[Ha]Tikvah means ‘hope’, and ‘hope’ is another word for ‘trust’, and ‘trust’ is another word for ‘faith’. If you don’t know what to believe, a sense of hope is a very good start. These were my thoughts as I drove into Brussels one quiet, uneventful morning in late October on the invitation of IJC member Simone Robin to share with an amazing group of women known as Hatikvah about my journey to the rabbinate.
I remember when I first started coming to services at IJC how confused I was by the way we greet each other on Rosh Hashanah and Yom Kippur, and some of you might feel the same.
On Rosh Hashanah some say Shanah Tovah – a simple greeting – ‘have a good year’. Or the longer Shanah Tovah u’Metukah – ‘A Good and Sweet Year’. The focus here is on the New Year aspect of Rosh Hashanah. New Year? That name is already a bit confusing because it’s late September, early October.
It is a privilege to study, and an even greater privilege to study at Abraham Geiger College in Berlin with inspired and inspiring people. March was a very busy month, with a couple of block seminars (a single course taught from 9-5 every day for a week!) and a couple of weekends without a trip back to Belgium. But one of those courses made the effort worthwhile. Rabbi Dr Markus Lange – a young rabbi from London working in hospice care – introduced us to some of the principals of Jewish pastoral care.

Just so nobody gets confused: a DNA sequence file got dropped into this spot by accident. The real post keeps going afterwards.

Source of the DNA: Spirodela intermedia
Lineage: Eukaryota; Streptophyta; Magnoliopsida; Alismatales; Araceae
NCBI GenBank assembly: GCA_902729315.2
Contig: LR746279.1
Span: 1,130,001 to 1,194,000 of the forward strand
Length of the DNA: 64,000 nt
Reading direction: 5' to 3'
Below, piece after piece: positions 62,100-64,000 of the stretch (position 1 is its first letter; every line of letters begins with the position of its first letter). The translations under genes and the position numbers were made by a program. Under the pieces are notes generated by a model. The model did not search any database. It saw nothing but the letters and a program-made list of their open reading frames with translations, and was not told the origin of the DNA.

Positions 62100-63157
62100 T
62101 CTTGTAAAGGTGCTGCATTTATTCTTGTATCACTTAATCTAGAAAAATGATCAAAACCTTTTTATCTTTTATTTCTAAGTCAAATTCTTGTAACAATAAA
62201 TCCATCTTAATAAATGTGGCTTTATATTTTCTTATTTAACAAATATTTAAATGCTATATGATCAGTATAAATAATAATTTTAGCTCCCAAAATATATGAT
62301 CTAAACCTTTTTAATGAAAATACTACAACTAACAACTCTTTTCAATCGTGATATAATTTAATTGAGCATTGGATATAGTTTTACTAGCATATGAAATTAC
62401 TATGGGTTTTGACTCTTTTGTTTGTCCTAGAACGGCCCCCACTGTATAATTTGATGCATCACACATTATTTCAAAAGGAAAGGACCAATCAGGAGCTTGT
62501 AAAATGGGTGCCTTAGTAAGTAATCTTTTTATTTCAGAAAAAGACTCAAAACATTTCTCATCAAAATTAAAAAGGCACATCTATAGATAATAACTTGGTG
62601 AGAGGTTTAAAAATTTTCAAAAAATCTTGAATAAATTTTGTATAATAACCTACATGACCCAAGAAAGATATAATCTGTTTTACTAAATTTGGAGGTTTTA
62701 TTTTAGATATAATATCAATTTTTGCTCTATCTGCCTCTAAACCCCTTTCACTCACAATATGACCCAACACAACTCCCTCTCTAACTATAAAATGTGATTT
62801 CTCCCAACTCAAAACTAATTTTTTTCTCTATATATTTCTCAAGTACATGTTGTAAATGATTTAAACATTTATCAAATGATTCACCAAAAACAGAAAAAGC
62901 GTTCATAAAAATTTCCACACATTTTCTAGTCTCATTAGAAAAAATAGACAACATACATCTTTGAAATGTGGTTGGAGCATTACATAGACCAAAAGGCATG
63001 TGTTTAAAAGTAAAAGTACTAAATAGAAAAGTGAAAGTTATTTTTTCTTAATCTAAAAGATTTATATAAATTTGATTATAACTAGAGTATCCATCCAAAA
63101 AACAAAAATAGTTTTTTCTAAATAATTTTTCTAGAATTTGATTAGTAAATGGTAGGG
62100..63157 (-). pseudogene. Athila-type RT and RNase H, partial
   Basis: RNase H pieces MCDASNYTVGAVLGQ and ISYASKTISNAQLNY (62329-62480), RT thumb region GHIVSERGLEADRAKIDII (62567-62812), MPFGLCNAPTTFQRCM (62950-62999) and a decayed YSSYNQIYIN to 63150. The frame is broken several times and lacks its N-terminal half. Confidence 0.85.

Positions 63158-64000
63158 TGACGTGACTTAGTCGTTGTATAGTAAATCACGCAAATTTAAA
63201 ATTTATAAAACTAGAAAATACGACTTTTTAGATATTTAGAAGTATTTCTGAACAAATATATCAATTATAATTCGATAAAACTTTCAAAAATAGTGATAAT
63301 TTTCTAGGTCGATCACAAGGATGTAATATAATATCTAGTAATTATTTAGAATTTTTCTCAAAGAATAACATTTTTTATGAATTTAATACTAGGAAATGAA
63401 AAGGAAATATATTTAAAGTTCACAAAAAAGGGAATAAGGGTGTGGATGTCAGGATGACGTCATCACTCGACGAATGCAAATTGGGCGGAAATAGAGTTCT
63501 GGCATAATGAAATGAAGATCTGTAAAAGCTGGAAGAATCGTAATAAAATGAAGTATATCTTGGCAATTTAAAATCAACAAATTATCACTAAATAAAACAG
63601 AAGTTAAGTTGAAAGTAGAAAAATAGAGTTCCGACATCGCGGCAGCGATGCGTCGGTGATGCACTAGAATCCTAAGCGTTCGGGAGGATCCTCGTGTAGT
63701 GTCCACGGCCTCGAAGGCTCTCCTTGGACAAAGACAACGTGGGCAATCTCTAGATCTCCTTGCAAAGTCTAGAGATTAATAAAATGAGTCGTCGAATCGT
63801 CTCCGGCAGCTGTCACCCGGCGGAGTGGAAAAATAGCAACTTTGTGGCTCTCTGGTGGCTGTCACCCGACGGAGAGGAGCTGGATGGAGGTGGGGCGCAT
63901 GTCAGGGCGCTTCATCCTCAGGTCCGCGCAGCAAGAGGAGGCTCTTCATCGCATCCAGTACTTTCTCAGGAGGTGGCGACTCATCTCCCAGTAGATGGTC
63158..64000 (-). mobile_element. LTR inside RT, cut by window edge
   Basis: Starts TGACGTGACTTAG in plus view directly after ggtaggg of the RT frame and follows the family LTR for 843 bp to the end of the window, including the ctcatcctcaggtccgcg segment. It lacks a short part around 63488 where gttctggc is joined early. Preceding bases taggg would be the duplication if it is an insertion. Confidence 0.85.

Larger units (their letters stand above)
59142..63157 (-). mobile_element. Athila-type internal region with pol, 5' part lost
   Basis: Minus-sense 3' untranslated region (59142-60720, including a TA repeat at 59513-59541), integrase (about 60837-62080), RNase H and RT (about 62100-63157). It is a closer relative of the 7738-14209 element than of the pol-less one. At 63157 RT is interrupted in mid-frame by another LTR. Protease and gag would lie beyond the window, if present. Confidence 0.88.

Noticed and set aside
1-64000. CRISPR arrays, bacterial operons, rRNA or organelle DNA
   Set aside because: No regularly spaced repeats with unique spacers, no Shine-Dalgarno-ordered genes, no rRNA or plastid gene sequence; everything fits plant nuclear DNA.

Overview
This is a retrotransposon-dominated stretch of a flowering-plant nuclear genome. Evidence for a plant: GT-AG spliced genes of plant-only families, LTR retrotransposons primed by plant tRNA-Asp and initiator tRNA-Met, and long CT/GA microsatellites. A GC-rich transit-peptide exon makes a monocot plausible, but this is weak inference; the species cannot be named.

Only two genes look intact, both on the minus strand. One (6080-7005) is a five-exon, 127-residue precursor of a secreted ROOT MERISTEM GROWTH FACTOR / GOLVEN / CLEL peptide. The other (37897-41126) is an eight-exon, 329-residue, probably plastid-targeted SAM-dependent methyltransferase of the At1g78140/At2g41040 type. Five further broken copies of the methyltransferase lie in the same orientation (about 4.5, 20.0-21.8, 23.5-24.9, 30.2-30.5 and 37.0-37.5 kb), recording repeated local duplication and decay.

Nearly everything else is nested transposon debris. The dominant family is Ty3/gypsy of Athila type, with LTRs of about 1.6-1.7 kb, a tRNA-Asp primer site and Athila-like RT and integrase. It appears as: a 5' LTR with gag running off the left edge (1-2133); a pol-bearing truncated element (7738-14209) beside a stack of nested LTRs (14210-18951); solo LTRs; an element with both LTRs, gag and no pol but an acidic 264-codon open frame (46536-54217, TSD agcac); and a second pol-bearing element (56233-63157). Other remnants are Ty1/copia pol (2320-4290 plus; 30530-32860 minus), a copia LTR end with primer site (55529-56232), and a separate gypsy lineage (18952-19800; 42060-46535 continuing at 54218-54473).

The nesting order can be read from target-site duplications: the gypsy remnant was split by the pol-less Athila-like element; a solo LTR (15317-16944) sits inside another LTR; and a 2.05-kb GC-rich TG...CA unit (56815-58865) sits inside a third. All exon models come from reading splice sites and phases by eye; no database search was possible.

This weekend sees the start of the month of Elul, the last month of the Jewish year. The whole month is set aside for readying ourselves to enter into the upcoming Days of Awe, beginning with Rosh Hashanah, the end of the old year and the beginning of the new. Our younger IJC members start back at school, college, university around this time. The holidays are over and it’s time to get back to work.
The Reform Movement in the US is currently investing in a programme it calls Audacious Hospitality: "Audacious Hospitality is the focused effort to embrace our diversity and reach out to those currently not engaged in Jewish life [...] Jewish populations such as Jews by choice and those exploring Judaism, Jews of color, Jews who identify as lesbian, gay, bisexual, transgender, and/or queer, Jews who live with physical, mental, or intellectual disabilities, multiracial families, millennials, the aging Jewish population, Jews who are unaffiliated and uninspired by Jewish communal offerings, and of course, the evolving needs of interfaith and intermarried couples and families..."1 And why is this hospitality audacious? Because it sets out to shine the spotlight on the groups we tend to forget.
While we might agree that ‘everything is politics’, at least at some level, it can be hard at times to believe that ‘politics is not everything’, especially coming up to an election. Europe is readying itself for community-wide elections, and here in Belgium the politicians are trying to persuade us to put a virtual ‘x’ next to their name, to make them the most popular, to elect them into government.
Last year's Vision meetings identified some key areas that members of IJC believed would make an essential contribution to the congregation's life and continued growth. One of those areas acquired the title Community Care. What do we do as a community when one of our members is in need, sick, in hospital, mourning a loss? We reach out to them! Bikur Holim, a Jewish tradition dating back to the middle ages and rooted in the Torah, encourages Jews to visit and bring assistance to the sick and those in need.